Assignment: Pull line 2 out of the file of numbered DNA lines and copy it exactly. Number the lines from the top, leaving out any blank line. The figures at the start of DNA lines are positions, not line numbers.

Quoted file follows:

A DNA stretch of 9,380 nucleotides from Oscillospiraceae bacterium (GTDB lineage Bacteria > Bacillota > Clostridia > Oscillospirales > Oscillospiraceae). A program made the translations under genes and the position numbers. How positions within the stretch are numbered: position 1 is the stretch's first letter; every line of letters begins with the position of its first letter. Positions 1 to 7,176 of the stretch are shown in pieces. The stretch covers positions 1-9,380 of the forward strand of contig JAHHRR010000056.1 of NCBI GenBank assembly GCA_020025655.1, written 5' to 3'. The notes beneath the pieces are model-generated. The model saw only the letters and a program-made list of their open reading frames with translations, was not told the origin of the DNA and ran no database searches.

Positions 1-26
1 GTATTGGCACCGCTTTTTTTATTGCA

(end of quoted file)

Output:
Positions 1-26